5 Traits to Look For in an Anesthesia Group

The right anesthesia group can keep your surgeons happy and your ASC running efficiently, while the wrong group can derail your schedule and endanger patient safety. Beverly Kirchner, owner and CEO of Genesee Associates, discusses five traits an ASC should look for when selecting a new anesthesia group.

1. Willingness to work with an EMR.
If your ASC is planning to invest in EMR over the next several years, Ms. Kirchner recommends finding an anesthesia group willing to work with an EMR. She says her previous anesthesia group refused to use the center's EMR, insisting that the technology impeded their practice because the software was designed without their input. "Even though we brought our software people to the table and gave [the anesthesiologists] the opportunity to design the software exactly like their current paperwork, they still held out on using the EMR," she says. "So we looked for a group that had already transitioned to an EMR."

She says if the anesthesiologists and CRNAs in your anesthesia group have already made the switch to using EMR technology, it will be a lot easier to get them to use your center's system. You will save a lot of time on negotiation and compromise by finding a group that accepts EMR is a useful and inevitable part of ASC operations going forward.

2. Willingness to cooperate with your pre-admission process.
In southern Louisiana, where Ms. Kirchner's center is located, many patients suffer from co-morbidities such as morbid obesity, cardiac disease and hypertension. The prevalence of health problems means the pre-admission process for Ms. Kirchner's center is necessarily extensive. "We re-pre-screened every patient, and we were on the phone doing nursing assessments on every patient before they came to the center to make sure they met our criteria," she says. "When we identified a patient that needed additional workup, the anesthesia group agreed to get on the phone and [deal with the patient] the morning of surgery."

Willingness to participate in the pre-admission process is an essential quality for anesthesia groups, especially as the focus on pre-admission testing increases, Ms. Kirchner says. Identifying inappropriate patients is critical to keep patients safe, as well as to ensure cases aren't cancelled at the last minute.

3. Interest in participating in ASC operations outside anesthesia provision. Ms. Kirchner says ideally, an anesthesia group will be interested in sitting on ASC committees and participating in quality control programs. "[Our anesthesia group] helps us with infection control based on anesthesia input and works with us on the medical committee," she says. "Their participation helps make sure the center flows and functions based on what CMS [and accreditors] are requiring."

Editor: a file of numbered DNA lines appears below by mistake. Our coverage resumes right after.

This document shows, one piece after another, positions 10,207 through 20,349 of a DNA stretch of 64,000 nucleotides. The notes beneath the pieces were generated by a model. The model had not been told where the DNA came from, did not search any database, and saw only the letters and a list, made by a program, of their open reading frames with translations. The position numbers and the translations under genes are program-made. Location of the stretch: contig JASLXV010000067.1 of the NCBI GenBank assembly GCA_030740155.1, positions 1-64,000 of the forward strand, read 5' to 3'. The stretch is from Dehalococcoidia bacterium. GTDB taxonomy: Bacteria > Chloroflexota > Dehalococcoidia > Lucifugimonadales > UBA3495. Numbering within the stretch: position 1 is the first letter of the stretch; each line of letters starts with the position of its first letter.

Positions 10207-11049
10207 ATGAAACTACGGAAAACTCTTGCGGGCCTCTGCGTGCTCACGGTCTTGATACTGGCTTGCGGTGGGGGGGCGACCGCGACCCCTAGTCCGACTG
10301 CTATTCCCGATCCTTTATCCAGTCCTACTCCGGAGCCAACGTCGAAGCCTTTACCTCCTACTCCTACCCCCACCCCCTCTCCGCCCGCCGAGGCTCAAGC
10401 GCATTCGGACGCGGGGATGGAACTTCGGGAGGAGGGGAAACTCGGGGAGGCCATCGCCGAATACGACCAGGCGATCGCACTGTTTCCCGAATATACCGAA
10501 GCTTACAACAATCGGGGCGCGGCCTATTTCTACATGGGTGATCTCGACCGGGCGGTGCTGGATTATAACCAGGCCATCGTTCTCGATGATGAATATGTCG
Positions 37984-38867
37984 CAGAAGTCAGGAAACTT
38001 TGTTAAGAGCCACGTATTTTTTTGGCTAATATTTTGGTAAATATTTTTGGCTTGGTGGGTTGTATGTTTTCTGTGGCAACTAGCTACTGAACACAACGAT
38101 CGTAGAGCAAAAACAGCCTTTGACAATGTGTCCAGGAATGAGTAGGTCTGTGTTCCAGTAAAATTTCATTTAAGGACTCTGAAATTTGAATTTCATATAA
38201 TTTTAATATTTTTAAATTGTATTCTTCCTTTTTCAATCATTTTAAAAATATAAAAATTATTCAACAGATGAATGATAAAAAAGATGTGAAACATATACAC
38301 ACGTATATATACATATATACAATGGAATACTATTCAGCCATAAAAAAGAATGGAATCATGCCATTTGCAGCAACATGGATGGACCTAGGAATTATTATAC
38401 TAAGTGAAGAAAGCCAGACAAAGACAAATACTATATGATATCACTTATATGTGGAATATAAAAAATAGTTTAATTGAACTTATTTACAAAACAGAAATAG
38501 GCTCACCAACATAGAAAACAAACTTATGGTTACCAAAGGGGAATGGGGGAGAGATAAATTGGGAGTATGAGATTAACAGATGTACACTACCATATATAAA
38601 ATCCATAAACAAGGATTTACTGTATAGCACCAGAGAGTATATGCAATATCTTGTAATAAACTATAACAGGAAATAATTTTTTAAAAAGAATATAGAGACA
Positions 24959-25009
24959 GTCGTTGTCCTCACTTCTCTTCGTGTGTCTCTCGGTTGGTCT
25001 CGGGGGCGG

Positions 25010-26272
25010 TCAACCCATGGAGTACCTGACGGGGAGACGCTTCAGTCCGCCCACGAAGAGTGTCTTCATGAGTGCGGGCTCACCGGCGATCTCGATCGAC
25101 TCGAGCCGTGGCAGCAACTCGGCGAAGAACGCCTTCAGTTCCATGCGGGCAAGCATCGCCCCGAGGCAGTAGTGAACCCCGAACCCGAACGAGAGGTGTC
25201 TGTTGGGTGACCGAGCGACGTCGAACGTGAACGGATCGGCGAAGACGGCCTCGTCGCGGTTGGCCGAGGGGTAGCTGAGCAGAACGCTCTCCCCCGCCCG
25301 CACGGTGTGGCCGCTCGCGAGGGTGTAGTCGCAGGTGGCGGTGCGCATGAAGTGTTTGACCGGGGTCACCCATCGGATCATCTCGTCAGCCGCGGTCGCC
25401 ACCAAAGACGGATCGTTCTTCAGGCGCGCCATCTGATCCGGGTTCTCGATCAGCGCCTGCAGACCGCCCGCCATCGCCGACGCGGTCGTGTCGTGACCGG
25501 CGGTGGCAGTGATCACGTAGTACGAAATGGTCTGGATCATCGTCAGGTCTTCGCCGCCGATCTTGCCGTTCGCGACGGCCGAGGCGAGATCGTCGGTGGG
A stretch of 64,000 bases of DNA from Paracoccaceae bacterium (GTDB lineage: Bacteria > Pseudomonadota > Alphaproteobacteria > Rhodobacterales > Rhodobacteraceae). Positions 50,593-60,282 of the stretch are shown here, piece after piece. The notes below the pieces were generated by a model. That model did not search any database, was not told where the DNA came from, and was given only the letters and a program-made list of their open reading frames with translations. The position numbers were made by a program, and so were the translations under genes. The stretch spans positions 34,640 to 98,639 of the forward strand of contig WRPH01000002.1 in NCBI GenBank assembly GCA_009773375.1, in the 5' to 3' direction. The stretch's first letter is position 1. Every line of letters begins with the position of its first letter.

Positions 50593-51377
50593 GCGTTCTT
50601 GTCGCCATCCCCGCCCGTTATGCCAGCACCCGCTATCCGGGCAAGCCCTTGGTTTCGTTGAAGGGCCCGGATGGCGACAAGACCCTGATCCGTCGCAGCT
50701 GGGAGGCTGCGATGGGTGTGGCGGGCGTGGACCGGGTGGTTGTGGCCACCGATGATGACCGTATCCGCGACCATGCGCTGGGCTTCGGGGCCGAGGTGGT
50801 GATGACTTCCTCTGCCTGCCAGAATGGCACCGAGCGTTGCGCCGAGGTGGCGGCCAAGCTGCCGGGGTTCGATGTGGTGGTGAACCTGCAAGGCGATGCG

4. Punctuality and appropriate discharge practices.
Prior to working with her current anesthesia group, Ms. Kirchner says her ASC had problems convincing anesthesiologists to comply with the center's schedule. Her previous anesthesia group frequently showed up late and then refused to stay and discharge the patient appropriately after surgery. During the interview process, she made sure that the new anesthesia group she picked would be willing to put in extra time to discharge every patient. The same standard applied to punctuality. Groups that didn't demonstrate personal responsibility for showing up on time were not considered.

5. Good professional references and contract history. Most employers find that personal references go a long way in demonstrating a potential employee's true work ethic — a trait that can be hard to gauge during a job interview. "We very carefully checked [the group's] references on how they'd worked with other surgery centers and hospitals," Ms. Kirchner says.

She advises not limiting your reference check to those provided by the anesthesia group. Instead, ask for an exhaustive list and talk to everyone to make sure you get an accurate representation of the group's behavior. "We asked them for a list of all current contracts and references for contracts that had been cancelled in the last 24 months," she says. "We want to hear the good and the bad. Nobody's perfect, and you're not going to get along with everybody, but we want to know who you are and what you do."

Read more about sound anesthesia practices:

-5 Thoughts From Industry Experts on the Future of Anesthesia

-4 Ways Anesthesia Provision Will Change in the Next Five Years

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